Flood insurance is more affordable than people expect and definitely not the painful insurance buying experience of the past.
The recent Neptune Consumer Survey of Flood Risk Awareness, a national survey conducted in partnership with the University of South Florida, uncovered three areas of consumer confusion.
As a result, the United States has dangerously low homeowner uptake of flood insurance. In addition to resulting in high financial losses for unprotected homeowners and an over-reliance on public sector workers and programs to recover, this also contributes to slower economic recovery in affected areas.
Understanding how homeowners are confused about flood insurance can go a long way toward closing this dangerous coverage gap.
The three misconceptions
No. 1: Insureds often underestimate their flood risk.
The survey of 1,019 individuals in 36 flood-prone states indicates a significant underestimation of flood risk by consumers across the country. Consider that:
- 63% of those surveyed believed they were at low to no risk of flooding, while a 2019 Verisk analysis indicates that more than 50% of U.S. homes are at moderate to extreme risk of flooding.
- In Florida, which is the U.S. state with the highest overall flood risk, 65% of respondents believed they were at low to no risk.
No. 2: Insureds believe flood insurance is more expensive than it is.
Respondents were generally unaware of the cost of flood insurance. Forty-five percent of homeowners who responded to the survey opted not to buy flood insurance due to perceptions or concerns about the cost. They often said they “heard from friends or media that flood insurance is very expensive.”
No. 3: Insureds are often unaware of the flood coverage options in the private insurance market.
Consumers tend to be confused about their flood insurance options. Many don’t understand that there are providers other than the government’s National Flood Insurance Program, when in fact, there are more than 120 private flood insurers in the U.S. and at least one in every state.
The potential solution
Solving this coverage problem also has three steps.
No. 1: Educate consumers.
Consumers need to know about the risk of flooding and how they can get a clear indication of their risk. Although the insurance industry as well as the Federal Emergency Management Agency (FEMA) collectively spend millions of dollars each year in educational materials about flood risk, consumers remain largely unaware of the danger.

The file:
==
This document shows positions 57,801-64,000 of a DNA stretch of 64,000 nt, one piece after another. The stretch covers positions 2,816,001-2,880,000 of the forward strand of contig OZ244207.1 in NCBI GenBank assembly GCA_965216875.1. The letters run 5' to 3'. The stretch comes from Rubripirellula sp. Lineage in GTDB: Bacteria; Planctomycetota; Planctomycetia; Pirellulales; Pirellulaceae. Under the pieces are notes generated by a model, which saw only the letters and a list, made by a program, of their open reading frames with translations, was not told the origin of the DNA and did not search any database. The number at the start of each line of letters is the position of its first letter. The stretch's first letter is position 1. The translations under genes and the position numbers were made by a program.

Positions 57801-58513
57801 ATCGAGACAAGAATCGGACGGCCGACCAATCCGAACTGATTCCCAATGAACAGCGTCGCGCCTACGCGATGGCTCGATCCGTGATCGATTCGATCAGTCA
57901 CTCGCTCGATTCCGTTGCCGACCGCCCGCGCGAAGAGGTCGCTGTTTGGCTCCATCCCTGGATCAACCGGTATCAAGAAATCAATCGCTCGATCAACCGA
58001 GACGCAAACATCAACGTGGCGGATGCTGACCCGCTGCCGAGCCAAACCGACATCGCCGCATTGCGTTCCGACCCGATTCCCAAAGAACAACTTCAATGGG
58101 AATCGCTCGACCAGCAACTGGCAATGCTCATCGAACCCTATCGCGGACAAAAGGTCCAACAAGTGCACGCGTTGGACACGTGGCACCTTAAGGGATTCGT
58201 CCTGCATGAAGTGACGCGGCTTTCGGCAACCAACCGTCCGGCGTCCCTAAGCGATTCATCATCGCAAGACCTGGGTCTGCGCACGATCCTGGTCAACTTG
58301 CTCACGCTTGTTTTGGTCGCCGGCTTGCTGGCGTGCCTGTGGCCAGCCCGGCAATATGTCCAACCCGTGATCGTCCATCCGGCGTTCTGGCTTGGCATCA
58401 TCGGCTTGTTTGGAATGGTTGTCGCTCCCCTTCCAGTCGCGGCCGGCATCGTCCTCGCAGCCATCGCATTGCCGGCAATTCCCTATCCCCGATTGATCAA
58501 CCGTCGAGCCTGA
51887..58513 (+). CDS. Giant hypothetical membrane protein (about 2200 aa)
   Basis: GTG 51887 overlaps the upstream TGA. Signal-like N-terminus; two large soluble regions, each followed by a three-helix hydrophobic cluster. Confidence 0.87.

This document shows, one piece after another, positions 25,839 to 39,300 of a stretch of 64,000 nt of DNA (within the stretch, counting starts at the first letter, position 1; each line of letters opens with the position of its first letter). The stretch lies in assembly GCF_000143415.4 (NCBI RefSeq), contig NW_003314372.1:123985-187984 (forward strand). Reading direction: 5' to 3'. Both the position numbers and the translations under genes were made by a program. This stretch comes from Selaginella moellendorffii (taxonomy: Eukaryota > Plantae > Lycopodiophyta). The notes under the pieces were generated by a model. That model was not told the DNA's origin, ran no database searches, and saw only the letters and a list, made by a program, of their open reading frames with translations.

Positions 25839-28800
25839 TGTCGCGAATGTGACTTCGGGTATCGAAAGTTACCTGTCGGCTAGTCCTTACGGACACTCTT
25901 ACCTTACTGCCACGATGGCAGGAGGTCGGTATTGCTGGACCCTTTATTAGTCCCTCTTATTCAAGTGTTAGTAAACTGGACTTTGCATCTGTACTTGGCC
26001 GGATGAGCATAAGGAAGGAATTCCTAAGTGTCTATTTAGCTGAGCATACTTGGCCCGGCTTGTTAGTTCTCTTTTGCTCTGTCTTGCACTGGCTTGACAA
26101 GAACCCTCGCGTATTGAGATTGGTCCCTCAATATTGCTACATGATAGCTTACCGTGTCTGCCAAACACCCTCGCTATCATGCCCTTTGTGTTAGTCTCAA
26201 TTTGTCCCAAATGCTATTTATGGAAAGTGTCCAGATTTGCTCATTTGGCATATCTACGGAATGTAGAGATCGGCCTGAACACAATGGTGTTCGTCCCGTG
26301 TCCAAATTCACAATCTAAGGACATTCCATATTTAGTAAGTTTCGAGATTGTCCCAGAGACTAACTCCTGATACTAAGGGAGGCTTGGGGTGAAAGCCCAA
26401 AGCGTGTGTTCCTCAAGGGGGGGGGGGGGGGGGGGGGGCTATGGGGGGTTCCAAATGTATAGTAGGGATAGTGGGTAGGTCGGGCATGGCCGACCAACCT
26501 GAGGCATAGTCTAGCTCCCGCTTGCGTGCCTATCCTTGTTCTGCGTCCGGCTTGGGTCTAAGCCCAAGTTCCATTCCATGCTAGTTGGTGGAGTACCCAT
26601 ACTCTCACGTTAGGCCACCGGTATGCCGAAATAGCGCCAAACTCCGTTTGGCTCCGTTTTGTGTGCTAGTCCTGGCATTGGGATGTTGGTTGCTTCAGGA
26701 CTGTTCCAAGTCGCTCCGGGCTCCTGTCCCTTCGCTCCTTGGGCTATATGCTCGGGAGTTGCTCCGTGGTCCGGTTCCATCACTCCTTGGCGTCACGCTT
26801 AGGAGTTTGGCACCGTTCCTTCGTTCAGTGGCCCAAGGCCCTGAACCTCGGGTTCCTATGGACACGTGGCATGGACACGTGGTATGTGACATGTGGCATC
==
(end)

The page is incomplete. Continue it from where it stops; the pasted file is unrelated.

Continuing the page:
One tool that can help is the recently launched website floodfactor.com. It provides free online assessments of flood risk for both current and future climate scenarios. Insurance agents who are experienced with flood insurance also are an invaluable resource to consumers trying to determine whether they need flood insurance and which coverages may be best for them.
No. 2: Education professionals.
Realtors, lenders and anyone else involved with residential properties should be well-versed in talking with homeowners about flood risk and insurance.
The private flood segment is rapidly growing, up from barely 1% of the residential flood insurance market to nearly 10% today. Since the onset of the COVID-19 pandemic, an additional benefit of private flood options is that they are essentially “touchless,” with no onsite inspections. Many flood insurers also utilize web-based e-signature and payment options.
No. 3: Flood insurance pricing needs to be transparent, and coverage needs to be affordable.
Time will tell whether the steps outlined above result in greater awareness and protection. If not, other solutions such as broader mandates similar to homeowners and auto insurance may be necessary.
With new web tools and experienced agents, it is far simpler now for a homeowner to get an accurate estimate of their flood risk. In addition, protecting a property from a huge financial loss is a smart move. Flood insurance is more affordable than people expect, and definitely not the painful insurance buying experience of the past. With the many options available in the private markets, insureds might even conclude that it’s enjoyable!